How much Facebook and other social media networking tools are ultimately responsible for your online activity, is entiirely dependant upon how much you use it. Simple and idiotproof, right? But what if..

How Facebook Could End Up Controlling Everything You Watch and Read Online

At an intelligent guess, I cannot see facebook existing for another decade. There are logical and business reasons for this, which revolve around the competition not wanting to be swallowed up whole and making a more concerted effort to keep ahead of the game. This is different from keeping up with a market leader which will mean your resources will be exhausted at some point, as you cannot continue to flourish by just maintaining state at the dictates of another system; this in itself may force you to alter your core values and operational functioning, at the impediment and eventual cost of your business being able to run successfully.

Also, there's still another 6 billion users or so that  haven't yet adopted facebook as their 'go to' social media platform. Those users are ripe for other existing networks ( twitter, bebo, etc al) and of course newer social networking media platforms such as ello, which is still running in an 'ad free' state.

Whilst I love technology, which makes life not only easier, but more interesting through the ability to reach out to anyone who is literally on the other side of the world in seconds , I'm always of the mindset that the individual's right to retain control and privacy of their own data should be maintained. This paradox has become more apparent in the last few years, not just because of various spying related allegations in the media in the last 18 or so months, but also because more hacking, and more junk data is being thrown around the larger ecosystem. I've had increasing numbers of unscrupulous phonecalls asking for bank and other details in the aforementioned period, and a regular slew of SMS text messages informing me about money owed to me, which is non existant. I've checked all of it up and it's fraudulent nonsense.

The paradoxical part is that we share so much information without thinking about it, in just using the internet on a casual browsing basis. There are things you can do, like switch off cookies and clear cache, not to mention use other browsers to prevent storage of these 'digital bread crumb trails'. But that's not what's concerning me. It's the more deeper levels of data mining which occour, when using input heavy software and devices ( i.e. our browsers and gaming software), that track, trace and then offer suggestive inputs of their own. In my view, this should be allowed to be fully user customisable.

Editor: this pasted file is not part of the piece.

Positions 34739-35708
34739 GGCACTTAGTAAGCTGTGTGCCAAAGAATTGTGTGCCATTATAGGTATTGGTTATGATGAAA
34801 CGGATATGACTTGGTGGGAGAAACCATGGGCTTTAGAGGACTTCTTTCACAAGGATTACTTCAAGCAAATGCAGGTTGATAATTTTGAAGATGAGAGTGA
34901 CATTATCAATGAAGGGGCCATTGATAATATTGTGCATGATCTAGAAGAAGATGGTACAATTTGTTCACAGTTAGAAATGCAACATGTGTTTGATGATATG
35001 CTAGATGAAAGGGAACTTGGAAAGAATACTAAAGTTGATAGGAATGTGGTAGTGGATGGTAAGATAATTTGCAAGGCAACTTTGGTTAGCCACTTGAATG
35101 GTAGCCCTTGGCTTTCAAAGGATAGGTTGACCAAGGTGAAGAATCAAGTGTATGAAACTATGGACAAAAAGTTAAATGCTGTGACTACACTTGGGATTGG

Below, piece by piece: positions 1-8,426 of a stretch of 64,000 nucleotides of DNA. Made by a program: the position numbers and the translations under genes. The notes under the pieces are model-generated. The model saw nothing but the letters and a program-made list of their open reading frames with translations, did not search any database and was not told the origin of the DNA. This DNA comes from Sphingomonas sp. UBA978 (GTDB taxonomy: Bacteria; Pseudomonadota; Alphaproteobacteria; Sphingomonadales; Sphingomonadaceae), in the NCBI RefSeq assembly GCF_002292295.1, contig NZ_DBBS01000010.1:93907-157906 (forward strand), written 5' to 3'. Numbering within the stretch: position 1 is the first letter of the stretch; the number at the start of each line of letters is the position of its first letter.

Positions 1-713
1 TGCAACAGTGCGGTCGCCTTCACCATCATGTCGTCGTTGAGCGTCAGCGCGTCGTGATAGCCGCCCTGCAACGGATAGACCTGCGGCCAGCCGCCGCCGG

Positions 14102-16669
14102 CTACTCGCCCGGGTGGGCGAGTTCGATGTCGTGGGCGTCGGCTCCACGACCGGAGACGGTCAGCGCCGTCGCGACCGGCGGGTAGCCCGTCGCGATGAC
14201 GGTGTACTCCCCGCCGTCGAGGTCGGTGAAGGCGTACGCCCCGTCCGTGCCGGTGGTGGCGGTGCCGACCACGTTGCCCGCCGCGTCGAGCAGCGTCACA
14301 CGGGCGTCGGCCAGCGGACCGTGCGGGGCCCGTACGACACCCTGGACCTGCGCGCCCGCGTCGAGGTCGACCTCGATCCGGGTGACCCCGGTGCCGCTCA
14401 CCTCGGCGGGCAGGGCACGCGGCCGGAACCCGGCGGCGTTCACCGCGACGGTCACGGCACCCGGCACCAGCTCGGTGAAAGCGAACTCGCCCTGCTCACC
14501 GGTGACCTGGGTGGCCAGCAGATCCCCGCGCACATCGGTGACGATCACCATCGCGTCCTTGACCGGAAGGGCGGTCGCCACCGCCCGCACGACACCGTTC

Currently to my knowledge, especially using smartphone applications ( or 'apps'), you don't have much choice but to accept all the things that are prechecked when you install the software. That means the user is not only feeding but growing the perpetual loop of information that is swirling around about them, on the internet. It isn't strictly necessary and some form of ratification and legal adjudication in the favour of the consumer, should be put into place sooner rather than later. That will require some thinking and organising on a global to local level, in order to implement successfully without it seeming like another way to covertly 'spy' on people, but I'm confident it will be done. Not just cause of the internet and a handful of dissenters, but more because everyone should have the right and the option to share as much or as little as they'd like to.

In effect, we all take what we need from the internet, everytime we're on there. Even when we're just sending an email, there's a whole smorgasboard of data we're also giving up and out, on many levels. And this increases in volume and intensity when we start surfing and browsing everything else. The choices to switch to private browsing, are there in the menu system.

But ultimately, even with good antivirus and firewall software, your own judicious approach and common sense are what will determine how much or how little data you decide to give away, together with how comfortable you are with this aspect of the web user interactive experience in this hyper connected age.